Issue Date: October 5, 2009
Improved Selectivity In Making Metallic Carbon Nanotubes
A new way of preparing single-walled carbon nanotubes allows chemists to control the tubes’ chirality, which is the property that renders their conductivity behavior either semiconducting or metallike (Science 2009, 326, 116). Standard nanotube synthesis methods usually produce a mixture of semiconducting and metallic tubes, which are difficult to separate. A team led by Avetik R. Harutyunyan of the Honda Research Institute USA, in Columbus, Ohio, used iron nanocatalysts deposited onto a SiO2/Si framework and varied the environment in which the catalysts were annealed—using a helium or argon environment, different ratios of H2 and H2O, and different temperatures. The right combination of these variables produced nanotubes from methane that were up to 91% metallic, compared with the typical 33%. Although numerous research groups have had success in devising ways to control carbon nanotube chirality, the mechanisms have remained elusive. The new work by Harutyunyan and coworkers, however, identifies a correlation between catalyst morphology and the resulting nanotube electronic structure. “Our results indicate that, with further optimization, direct control over nanotube structure during growth may well be feasible,” the researchers write.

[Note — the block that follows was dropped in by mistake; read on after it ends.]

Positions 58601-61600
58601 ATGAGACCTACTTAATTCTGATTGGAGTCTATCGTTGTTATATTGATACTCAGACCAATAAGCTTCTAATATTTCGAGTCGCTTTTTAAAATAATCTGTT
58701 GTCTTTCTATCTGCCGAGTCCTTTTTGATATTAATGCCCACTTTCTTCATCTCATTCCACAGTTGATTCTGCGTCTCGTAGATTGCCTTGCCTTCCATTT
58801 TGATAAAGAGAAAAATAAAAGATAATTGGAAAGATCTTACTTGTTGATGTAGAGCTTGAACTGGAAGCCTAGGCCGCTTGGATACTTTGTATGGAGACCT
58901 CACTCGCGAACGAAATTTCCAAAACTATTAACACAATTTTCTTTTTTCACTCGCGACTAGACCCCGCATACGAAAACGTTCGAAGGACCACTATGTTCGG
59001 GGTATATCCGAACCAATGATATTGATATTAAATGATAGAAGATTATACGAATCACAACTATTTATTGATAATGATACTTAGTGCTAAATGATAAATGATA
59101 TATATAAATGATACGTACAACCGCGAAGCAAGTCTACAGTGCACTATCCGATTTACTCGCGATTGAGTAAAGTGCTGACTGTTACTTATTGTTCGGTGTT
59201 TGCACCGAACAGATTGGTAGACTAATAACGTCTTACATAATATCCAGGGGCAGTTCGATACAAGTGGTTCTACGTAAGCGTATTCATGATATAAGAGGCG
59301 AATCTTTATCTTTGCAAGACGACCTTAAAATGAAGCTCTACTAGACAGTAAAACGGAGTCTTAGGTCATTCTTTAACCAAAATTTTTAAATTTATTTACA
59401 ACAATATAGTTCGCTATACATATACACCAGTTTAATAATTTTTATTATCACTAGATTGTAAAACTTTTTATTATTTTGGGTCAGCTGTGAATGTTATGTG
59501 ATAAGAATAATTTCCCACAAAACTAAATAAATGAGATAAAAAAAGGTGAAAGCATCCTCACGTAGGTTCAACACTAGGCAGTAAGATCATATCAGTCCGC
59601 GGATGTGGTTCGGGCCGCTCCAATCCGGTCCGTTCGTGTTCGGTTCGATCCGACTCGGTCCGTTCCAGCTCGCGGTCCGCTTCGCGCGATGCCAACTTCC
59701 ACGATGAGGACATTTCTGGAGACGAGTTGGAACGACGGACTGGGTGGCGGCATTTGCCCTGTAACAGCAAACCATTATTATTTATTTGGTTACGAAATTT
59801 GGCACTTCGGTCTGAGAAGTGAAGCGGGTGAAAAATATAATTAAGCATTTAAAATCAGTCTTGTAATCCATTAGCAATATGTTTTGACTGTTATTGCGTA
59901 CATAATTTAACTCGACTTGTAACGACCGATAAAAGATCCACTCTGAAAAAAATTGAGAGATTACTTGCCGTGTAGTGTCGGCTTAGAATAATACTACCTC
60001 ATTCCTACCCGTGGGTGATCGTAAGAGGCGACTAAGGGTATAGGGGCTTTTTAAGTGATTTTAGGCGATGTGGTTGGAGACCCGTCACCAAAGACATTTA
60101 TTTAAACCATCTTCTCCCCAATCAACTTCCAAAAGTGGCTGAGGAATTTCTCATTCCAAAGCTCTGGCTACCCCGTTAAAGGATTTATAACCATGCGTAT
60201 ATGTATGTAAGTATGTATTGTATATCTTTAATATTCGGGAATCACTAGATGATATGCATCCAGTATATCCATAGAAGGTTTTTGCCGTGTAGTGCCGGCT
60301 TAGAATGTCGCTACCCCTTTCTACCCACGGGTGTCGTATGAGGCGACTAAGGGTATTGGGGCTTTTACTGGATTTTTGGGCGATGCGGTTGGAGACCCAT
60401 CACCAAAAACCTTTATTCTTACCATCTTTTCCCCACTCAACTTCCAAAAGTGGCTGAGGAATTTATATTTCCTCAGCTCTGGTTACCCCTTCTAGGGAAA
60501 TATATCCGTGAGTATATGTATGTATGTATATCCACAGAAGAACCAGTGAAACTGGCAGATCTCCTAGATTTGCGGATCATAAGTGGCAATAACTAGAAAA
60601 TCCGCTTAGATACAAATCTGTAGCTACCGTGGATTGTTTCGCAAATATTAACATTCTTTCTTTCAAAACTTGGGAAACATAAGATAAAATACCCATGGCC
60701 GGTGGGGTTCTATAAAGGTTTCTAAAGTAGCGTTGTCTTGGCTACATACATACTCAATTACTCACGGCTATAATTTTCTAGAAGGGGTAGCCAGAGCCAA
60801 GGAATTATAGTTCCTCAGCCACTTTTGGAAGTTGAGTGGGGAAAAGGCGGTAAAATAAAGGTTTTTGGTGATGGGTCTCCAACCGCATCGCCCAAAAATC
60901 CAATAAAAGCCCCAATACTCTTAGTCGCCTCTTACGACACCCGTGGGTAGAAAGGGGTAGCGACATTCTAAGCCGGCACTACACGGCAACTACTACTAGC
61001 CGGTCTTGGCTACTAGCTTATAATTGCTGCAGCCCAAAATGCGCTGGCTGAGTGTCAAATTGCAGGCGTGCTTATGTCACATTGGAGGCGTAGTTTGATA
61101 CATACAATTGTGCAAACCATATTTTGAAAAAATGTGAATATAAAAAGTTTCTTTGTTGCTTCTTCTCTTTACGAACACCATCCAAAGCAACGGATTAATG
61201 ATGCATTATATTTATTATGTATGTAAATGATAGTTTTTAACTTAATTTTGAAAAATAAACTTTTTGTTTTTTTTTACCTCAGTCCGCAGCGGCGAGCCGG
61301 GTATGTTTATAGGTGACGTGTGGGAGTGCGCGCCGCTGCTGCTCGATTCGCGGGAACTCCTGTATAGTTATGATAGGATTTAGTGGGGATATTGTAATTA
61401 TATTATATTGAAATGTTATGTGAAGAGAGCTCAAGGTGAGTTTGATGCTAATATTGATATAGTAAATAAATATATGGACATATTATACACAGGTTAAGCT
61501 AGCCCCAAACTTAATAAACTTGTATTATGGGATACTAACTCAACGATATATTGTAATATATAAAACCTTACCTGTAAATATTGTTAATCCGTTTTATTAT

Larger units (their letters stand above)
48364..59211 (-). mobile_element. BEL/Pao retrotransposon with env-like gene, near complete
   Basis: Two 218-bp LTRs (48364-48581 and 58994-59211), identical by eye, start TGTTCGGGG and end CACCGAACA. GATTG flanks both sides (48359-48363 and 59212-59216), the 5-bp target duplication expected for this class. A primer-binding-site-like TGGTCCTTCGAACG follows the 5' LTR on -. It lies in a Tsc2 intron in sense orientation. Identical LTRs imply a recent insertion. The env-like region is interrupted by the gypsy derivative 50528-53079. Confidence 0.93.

- Chemical & Engineering News
- ISSN 0009-2347
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